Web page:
Improvised explosive devices (IEDs) are merciless weapons that threaten the lives of U.S. military personnel stationed in Afghanistan on a daily basis.

In 2011, camera crews from technology and entertainment TV network G4 followed a Navy Explosive Ordinance Disposal (EOD) unit as they risked their lives to find and disarm hidden bombs meant to kill their fellow servicemen and women.

G4 aired a documentary series titled "Bomb Patrol Afghanistan" to reveal just how heroic the individuals in this unit are and what men and women serving in that area face day-in and day-out. Lieutenant Brad Penley perhaps summed up the situation best.

"We're going out there against something that doesn't have a personality, a soul, and it wants to kill you."

According to the show, enemy forces plant about 15,000 IEDs every year and they are the number one killer of U.S. troops in Afghanistan. The members of the Navy's EOD unit use robots operated via modified video game controllers to either disarm or safely detonate explosive devices. Disarming and recovering IEDs is ideal because their components could provide valuable evidence that eventually leads to the bomb-makers.

Unfortunately, the robots they must use essentially have grip claws with a noticeable lack of dexterity for handling explosives. Research being done at Sandia National Laboratories, however, could change all that. Scientists have built what they call the "Sandia Hand" – a robotic device with the flexibility and control needed to safely disarm IEDs rather than detonate them.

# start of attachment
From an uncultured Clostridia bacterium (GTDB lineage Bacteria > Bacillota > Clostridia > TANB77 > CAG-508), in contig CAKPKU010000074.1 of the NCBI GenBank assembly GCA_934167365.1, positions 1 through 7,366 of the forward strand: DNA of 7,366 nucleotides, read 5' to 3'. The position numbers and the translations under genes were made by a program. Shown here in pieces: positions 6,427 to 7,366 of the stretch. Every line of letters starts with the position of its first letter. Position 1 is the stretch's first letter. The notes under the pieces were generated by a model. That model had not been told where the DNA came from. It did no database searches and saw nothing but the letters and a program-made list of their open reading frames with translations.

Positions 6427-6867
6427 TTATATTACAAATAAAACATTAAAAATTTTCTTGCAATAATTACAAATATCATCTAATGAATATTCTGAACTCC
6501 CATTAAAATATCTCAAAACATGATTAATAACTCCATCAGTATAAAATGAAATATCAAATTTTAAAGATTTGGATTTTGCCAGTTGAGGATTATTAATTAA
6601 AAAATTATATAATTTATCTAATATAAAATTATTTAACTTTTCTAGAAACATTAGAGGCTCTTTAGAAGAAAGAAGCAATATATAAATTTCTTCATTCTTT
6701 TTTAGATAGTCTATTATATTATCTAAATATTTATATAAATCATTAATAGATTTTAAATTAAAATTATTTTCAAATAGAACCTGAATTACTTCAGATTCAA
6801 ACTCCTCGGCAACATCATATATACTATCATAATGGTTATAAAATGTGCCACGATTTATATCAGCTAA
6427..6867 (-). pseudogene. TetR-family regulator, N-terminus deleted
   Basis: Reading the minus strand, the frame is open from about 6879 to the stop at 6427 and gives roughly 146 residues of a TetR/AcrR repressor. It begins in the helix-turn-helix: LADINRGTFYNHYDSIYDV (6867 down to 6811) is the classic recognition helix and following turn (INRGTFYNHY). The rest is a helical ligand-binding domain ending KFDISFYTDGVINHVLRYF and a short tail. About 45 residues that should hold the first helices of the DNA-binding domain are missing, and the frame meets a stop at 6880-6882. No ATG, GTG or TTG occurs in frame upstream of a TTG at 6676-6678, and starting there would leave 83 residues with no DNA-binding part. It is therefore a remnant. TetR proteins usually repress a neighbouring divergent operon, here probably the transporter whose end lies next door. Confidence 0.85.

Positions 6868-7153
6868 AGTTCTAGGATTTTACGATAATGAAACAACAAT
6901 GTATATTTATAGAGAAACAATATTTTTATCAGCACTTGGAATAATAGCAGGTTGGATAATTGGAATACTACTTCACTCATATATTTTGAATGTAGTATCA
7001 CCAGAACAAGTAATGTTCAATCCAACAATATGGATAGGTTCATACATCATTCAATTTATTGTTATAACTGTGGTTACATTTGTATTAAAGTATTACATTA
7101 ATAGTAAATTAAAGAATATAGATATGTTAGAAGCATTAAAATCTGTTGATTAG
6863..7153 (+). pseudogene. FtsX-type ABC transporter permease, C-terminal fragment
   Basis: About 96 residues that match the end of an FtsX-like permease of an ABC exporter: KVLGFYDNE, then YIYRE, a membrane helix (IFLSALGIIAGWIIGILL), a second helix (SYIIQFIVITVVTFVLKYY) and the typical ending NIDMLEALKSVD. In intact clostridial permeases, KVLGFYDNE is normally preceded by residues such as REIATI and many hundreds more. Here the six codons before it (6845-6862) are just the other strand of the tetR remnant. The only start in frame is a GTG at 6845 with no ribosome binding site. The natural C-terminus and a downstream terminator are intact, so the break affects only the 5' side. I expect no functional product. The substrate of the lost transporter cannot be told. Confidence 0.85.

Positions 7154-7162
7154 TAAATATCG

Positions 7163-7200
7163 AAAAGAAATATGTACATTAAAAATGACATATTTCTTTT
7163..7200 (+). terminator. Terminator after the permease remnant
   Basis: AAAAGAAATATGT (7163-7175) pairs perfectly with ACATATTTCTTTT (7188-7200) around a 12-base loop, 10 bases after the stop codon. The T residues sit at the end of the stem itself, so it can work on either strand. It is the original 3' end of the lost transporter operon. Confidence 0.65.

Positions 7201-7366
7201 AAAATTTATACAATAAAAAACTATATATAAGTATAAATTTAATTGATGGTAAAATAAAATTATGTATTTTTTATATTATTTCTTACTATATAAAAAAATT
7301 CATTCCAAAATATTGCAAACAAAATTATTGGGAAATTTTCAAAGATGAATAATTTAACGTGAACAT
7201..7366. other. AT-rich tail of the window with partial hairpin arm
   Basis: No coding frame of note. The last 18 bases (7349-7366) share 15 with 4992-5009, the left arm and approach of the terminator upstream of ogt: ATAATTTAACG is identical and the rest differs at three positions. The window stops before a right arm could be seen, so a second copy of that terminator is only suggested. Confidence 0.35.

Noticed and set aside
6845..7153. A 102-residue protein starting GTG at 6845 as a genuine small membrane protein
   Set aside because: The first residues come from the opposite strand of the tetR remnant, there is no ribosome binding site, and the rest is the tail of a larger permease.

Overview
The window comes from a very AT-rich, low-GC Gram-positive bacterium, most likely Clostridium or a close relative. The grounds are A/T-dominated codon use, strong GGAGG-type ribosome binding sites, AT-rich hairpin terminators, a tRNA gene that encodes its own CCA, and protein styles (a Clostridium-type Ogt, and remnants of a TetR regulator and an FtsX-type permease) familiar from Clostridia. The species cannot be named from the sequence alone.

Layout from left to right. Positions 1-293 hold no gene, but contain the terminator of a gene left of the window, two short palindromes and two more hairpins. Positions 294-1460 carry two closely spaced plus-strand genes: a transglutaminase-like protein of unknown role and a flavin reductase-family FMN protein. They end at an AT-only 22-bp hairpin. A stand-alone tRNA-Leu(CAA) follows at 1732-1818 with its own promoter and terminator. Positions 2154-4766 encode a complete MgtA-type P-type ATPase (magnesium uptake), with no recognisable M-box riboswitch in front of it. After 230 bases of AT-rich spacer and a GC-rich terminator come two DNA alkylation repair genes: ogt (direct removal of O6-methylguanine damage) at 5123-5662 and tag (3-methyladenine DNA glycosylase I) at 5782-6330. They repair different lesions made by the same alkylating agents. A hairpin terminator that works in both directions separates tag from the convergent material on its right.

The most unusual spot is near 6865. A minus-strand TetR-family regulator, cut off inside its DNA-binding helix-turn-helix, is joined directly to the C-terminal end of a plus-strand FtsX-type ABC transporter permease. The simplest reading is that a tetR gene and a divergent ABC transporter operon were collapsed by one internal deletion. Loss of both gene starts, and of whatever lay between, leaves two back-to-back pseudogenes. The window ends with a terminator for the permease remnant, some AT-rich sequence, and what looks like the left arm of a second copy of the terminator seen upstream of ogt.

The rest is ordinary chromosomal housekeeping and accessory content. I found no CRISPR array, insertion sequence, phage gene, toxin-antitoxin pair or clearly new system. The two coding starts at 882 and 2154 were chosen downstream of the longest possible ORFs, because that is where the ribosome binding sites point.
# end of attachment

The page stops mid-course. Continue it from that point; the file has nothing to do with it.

The hand has four fingers that attach magnetically and can easily be replaced with tools like screwdrivers, flashlights and cameras. Sandia's design allows the robot to pick up and easily manipulate large objects as well as items as small as a door key – much the same way a human hand would.

Thanks to innovative methods of joining dissimilar metals and state-of-the-art sensors, the Sandia Hand and similar devices could drastically improve the efficiency of bomb disposal units in the U.S. and abroad. Not only will evidence recovery and crime prevention improve, but countless lives will be saved.

Scientists plan to drill nearly 4 miles below the Earth’s surface

When it comes to the Earth, we've only just scratched the surface – in more ways than one. But, a new project and a mere $1 billion could change all that.

According to a recent CNN article, scientists are planning to drill nearly four miles through the planet's crust and into its mantle – a roughly 2,000-mile-thick layer of rock that makes up most of the Earth's mass. Up until now, the only samples from this layer have come to the surface via volcanic eruptions.

If researchers are able to get their hands on rock from this "undiscovered country," mysteries about the formation and evolution of the planet we call home could be unraveled. So what's the holdup? Drilling technology isn't quite ready for such a massive undertaking. The news source reports that current drill bits only have a life of about 50 to 60 hours. After that, they must be replaced before drilling can continue.